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  1. #1
    John 8:24 JREAM's Avatar
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    Primary Key Basics

    I was watching a few tutorials and wondered if this is good practice or not.

    This guy made two tables, one called Users the other called Content.
    His primary keys were named:

    users_id for Users table
    content_id for Content table

    He suggested this to avoid conflict with the Primary Key on a JOIN.
    I know you can just alias it which I prefer right now.

    Which one is better practice? Or does it not matter?

  2. #2
    Follow Me On Twitter: @djg gold trophysilver trophybronze trophy Dan Grossman's Avatar
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    It doesn't matter, it's like camel case vs. underscores, a preference.

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    John 8:24 JREAM's Avatar
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    Cool thanks

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    SitePoint Wizard bronze trophy
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    That is a conventional rule that all developers must apply to were I work. I remember thinking it was worthless when I began working there but as time has progressed I have seen it to be very useful for the reasons you stated. Although you might not think so that convention makes complex joins and queries in general easier to comprehend. However, as Dan stated its a personal preference.

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    SQL Consultant gold trophysilver trophybronze trophy
    r937's Avatar
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    Quote Originally Posted by oddz View Post
    Although you might not think so that convention makes complex joins and queries in general easier to comprehend.
    i have seen thousands of very complex joins and queries and i still don't think it's a good idea to embed the entity name into the column name

    speaking of camels, the fable of the camel's nose in the tent comes to mind...

    if you prefer user_id instead of id for the users table, then shirley you will also prefer this --
    Code:
    CREATE TABLE users
    ( user_id       INTEGER     NOT NULL PRIMARY KEY 
    , user_name     VARCHAR(16) NOT NULL
    , user_pswd     VARCHAR(16) NOT NULL
    , user_fullname VARCHAR(99) NOT NULL
    , user_email    VARCHAR(99) NOT NULL
    );
    to this --
    Code:
    CREATE TABLE users
    ( id       INTEGER     NOT NULL PRIMARY KEY 
    , name     VARCHAR(16) NOT NULL
    , pswd     VARCHAR(16) NOT NULL
    , fullname VARCHAR(99) NOT NULL
    , email    VARCHAR(99) NOT NULL
    );
    where do you draw the line? and if you say okay, draw the line at "id" then my question is why stop there?



    yes, it is a personal preference, isn't it
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  6. #6
    Barefoot on the Moon! silver trophy Force Flow's Avatar
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    I tend to use user_id or uid or the user id. It helps eliminate confusion in my mind as to which id it is. The rest of the fields...I just make reasonably descriptive so they make sense at a glance. That's probably the most important thing.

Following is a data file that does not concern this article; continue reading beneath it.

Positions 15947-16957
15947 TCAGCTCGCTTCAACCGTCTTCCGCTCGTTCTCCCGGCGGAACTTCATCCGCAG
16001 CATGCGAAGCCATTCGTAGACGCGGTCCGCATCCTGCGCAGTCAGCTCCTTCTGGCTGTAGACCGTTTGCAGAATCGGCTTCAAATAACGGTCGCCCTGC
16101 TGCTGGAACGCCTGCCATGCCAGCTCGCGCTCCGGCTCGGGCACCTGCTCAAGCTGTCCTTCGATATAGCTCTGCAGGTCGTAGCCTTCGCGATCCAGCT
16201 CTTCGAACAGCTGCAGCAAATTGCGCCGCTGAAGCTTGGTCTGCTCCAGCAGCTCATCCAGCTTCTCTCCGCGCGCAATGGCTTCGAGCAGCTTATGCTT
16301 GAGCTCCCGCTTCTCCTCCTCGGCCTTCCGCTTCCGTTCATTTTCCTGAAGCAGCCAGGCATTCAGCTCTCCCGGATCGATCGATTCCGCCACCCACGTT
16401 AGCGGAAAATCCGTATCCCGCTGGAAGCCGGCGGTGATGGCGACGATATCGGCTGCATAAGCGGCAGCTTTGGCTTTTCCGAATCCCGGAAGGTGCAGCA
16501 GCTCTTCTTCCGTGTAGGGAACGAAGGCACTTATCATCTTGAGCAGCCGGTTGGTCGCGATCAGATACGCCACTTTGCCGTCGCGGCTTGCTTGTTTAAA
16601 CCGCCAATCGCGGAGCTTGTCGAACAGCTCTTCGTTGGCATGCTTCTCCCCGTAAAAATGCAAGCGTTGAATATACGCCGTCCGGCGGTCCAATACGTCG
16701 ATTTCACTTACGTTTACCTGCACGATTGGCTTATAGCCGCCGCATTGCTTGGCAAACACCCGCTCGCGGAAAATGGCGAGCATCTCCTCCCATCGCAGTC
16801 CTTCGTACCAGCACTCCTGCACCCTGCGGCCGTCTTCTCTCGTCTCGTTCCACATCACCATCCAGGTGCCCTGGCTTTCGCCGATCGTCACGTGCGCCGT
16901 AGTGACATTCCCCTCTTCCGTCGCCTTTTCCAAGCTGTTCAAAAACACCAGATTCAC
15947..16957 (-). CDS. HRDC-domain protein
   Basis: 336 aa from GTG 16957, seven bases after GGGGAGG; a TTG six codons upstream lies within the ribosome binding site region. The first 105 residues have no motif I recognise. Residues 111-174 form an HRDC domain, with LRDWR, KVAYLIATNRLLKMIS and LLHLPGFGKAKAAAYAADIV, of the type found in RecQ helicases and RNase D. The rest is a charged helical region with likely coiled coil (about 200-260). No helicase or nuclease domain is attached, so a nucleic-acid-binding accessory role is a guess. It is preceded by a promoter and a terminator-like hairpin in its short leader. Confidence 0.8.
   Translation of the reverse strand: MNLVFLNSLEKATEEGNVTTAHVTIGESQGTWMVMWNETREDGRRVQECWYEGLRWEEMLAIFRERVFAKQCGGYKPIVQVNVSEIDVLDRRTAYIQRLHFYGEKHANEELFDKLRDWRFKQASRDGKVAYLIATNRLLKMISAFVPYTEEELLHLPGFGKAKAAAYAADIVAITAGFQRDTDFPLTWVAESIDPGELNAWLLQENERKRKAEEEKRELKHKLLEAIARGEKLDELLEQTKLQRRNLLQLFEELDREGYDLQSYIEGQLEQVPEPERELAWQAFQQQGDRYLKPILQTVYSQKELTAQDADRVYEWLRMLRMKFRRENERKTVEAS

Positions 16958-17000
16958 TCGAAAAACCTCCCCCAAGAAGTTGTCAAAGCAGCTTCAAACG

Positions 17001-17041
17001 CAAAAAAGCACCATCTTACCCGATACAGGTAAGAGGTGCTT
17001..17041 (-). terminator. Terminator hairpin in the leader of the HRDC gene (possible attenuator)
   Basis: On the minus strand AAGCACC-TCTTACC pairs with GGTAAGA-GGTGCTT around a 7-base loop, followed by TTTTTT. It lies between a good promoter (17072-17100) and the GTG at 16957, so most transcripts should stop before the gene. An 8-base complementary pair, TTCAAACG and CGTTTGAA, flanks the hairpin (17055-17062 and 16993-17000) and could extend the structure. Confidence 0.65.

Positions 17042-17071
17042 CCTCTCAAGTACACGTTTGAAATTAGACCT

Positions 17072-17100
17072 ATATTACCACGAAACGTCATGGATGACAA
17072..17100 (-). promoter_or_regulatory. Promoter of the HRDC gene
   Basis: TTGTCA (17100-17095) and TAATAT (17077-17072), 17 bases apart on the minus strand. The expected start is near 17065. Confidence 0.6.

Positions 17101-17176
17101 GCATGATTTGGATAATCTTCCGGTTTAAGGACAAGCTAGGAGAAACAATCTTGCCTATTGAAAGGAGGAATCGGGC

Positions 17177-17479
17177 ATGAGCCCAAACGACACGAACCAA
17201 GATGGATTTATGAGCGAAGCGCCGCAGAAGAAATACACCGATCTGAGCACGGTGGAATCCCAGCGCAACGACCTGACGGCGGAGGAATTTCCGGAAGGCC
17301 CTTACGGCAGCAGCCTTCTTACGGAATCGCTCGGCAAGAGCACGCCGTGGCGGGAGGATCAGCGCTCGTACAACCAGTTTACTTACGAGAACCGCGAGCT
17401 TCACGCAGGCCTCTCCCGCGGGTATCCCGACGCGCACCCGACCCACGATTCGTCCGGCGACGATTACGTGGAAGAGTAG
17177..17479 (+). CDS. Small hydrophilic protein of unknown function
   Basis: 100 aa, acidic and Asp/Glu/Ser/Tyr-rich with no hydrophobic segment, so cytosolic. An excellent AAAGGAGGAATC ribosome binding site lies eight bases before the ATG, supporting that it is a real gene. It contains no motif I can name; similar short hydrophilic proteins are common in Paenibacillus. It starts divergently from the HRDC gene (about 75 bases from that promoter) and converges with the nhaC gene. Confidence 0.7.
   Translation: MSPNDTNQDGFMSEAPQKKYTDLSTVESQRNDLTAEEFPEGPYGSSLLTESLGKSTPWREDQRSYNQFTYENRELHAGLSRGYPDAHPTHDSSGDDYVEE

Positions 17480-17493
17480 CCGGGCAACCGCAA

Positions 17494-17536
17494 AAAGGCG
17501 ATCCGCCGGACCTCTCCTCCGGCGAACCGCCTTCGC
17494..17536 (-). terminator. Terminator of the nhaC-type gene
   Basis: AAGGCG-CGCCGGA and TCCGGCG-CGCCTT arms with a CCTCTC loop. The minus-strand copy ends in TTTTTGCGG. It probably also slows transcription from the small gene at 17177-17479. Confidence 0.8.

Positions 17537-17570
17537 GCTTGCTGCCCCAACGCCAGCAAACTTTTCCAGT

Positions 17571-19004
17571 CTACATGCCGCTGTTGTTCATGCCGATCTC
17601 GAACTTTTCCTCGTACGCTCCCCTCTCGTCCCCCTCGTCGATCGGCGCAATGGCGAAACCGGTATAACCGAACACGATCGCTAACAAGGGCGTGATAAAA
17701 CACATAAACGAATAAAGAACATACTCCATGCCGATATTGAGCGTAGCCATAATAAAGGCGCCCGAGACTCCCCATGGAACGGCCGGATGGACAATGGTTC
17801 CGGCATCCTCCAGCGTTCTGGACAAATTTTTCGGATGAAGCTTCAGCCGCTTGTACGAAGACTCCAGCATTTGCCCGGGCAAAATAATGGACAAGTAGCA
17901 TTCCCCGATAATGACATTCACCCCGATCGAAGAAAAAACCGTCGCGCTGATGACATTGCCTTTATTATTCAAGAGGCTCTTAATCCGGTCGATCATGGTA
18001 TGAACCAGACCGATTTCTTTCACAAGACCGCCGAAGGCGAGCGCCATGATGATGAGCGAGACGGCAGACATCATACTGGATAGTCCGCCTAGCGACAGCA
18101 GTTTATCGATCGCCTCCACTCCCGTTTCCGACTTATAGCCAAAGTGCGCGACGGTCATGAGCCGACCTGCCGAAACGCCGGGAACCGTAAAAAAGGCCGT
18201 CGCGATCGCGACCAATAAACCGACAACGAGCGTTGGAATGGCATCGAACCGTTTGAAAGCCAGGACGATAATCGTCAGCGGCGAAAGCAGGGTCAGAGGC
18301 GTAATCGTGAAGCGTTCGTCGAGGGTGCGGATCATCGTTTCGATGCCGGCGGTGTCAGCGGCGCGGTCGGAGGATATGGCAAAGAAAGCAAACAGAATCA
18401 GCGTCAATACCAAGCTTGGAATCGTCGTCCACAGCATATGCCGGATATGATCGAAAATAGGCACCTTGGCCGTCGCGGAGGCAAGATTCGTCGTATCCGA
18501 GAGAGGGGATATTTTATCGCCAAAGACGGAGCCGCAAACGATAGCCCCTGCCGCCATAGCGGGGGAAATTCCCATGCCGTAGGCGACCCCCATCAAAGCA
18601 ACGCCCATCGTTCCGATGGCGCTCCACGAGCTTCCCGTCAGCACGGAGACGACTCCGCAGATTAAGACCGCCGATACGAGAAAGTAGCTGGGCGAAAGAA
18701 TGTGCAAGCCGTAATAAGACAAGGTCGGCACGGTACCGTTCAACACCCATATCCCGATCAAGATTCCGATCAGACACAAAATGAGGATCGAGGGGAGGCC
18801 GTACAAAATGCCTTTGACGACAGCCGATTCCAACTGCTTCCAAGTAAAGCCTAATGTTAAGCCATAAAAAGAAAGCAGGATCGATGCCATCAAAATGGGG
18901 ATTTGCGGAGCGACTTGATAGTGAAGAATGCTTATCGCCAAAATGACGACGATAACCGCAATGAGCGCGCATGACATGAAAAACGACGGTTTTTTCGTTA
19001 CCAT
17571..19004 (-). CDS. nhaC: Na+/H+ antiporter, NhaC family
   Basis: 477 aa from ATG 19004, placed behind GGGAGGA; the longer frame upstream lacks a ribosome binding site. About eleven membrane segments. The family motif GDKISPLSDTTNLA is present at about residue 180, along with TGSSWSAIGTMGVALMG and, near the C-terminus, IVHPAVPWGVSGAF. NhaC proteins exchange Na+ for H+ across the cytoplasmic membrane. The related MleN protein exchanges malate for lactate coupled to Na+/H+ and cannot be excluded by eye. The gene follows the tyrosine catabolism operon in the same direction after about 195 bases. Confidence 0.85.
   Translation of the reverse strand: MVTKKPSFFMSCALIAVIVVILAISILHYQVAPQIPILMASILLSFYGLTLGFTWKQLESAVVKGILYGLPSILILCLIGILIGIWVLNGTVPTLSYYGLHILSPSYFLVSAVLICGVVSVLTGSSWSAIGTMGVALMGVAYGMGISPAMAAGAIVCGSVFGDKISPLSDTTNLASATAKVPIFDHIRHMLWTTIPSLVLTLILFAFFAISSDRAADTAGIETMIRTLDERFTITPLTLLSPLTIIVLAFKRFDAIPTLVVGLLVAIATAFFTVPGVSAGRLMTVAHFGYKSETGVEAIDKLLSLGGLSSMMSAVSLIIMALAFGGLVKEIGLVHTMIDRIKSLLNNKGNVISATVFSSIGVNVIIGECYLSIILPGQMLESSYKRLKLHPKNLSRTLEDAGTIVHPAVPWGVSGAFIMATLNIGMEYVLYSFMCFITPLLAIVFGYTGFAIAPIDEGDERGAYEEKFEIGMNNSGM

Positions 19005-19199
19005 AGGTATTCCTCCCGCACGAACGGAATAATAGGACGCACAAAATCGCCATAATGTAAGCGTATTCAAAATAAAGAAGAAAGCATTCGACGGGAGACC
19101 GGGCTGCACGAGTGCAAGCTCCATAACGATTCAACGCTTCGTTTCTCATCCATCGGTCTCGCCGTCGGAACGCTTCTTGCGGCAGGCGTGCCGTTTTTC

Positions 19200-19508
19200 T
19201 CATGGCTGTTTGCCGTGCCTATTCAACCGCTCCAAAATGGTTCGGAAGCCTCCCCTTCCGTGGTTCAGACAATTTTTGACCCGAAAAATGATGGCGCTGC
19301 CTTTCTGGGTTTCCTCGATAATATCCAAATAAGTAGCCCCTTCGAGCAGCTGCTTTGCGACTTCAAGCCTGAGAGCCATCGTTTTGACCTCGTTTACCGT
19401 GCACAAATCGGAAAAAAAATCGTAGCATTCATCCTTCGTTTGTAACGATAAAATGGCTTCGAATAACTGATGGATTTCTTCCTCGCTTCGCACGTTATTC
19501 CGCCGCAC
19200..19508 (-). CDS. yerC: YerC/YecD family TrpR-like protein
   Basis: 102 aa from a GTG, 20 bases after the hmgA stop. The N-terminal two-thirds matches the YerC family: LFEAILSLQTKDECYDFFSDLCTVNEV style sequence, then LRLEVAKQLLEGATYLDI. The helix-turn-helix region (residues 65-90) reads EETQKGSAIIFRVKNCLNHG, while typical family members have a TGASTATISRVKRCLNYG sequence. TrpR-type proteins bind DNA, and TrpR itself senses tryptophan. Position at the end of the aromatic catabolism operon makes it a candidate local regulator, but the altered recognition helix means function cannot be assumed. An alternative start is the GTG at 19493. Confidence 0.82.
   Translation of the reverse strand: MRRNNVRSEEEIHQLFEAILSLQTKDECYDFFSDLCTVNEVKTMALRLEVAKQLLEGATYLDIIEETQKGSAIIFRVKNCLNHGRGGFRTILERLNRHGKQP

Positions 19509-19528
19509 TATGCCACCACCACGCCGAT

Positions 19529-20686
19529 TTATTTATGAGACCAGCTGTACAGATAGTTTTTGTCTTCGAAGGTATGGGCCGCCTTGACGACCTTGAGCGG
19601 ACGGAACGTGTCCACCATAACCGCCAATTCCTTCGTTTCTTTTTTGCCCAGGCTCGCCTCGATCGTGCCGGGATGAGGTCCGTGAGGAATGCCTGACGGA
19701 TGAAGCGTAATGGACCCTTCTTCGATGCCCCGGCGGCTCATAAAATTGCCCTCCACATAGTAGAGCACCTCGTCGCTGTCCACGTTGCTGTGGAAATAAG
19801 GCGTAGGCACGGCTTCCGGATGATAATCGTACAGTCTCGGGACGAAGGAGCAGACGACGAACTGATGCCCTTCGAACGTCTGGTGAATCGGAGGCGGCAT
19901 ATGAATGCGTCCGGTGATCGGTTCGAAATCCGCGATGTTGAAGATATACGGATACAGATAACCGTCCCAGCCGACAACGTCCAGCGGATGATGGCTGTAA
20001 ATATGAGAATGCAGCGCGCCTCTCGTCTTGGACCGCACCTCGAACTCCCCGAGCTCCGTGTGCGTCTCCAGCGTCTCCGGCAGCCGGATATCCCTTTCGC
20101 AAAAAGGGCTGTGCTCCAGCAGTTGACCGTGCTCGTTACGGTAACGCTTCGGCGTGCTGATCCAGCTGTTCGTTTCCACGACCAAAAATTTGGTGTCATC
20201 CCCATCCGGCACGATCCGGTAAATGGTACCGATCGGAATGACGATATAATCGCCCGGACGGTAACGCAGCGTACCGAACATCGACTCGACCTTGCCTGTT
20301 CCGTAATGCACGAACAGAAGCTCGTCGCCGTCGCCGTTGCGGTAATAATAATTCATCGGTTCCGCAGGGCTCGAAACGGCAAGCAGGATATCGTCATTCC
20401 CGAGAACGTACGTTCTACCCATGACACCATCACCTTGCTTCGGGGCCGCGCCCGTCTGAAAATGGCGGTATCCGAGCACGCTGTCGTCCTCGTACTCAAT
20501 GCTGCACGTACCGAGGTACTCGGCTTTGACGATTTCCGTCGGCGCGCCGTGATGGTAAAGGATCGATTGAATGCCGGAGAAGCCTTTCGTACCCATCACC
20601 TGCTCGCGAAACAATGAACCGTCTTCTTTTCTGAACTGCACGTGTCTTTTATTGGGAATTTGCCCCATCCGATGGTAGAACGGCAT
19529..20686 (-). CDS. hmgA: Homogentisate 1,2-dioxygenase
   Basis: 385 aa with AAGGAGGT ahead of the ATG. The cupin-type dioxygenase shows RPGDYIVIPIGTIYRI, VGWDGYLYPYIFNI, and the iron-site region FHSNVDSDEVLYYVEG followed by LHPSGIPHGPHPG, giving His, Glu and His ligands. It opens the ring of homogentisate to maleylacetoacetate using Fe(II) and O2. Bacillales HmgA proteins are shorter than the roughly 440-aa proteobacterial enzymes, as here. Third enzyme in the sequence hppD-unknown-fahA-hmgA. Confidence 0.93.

After all, I don't think most folks would use something like ZipBingWhee_id as the user id. Unless that one makes sense to you...
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    SitePoint Guru rageh's Avatar
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    Quote Originally Posted by Force Flow View Post
    I tend to use user_id or uid or the user id. It helps eliminate confusion in my mind as to which id it is.
    Or userID

    id is an id. I am begining to doubt whether using user_id is more useful than plain id.
    ------------------

  8. #8
    Follow Me On Twitter: @djg gold trophysilver trophybronze trophy Dan Grossman's Avatar
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    If you are going to call the foreign key in the other table user_id, then you're going to have to specify the table name or alias in the join either way, so you add verbosity without much benefit.

    "ON user_id = user_id" is going to be ambiguous, "ON id = user_id" will be too if both tables have an id, so you'll end up with "ON users.id = posts.user_id" regardless of the choice you made... so the longer name didn't help.

    If I need an artificial identifier, I use "id". I switched from camel case (userId) to underscore (user_id) some years ago for foreign keys, mainly because it's easier to read quickly, and a good convention if you're ever going to use an ORM. Many of them default to underscores as the column names become machine parseable (split at underscore, left side is the type of object the FK references).

  9. #9
    SQL Consultant gold trophysilver trophybronze trophy
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    Quote Originally Posted by Dan Grossman View Post
    If you are going to call the foreign key in the other table user_id, then you're going to have to specify the table name or alias in the join either way, so you add verbosity without much benefit.
    on the contrary, it is vital (in my opinion) that in any query of more than one table (i.e. a join) that every column used in the query be qualified with its table name (or table alias)

    this, to me, is not a matter of preference, it is mandatory, and essential to understanding the query
    rudy.ca | @rudydotca
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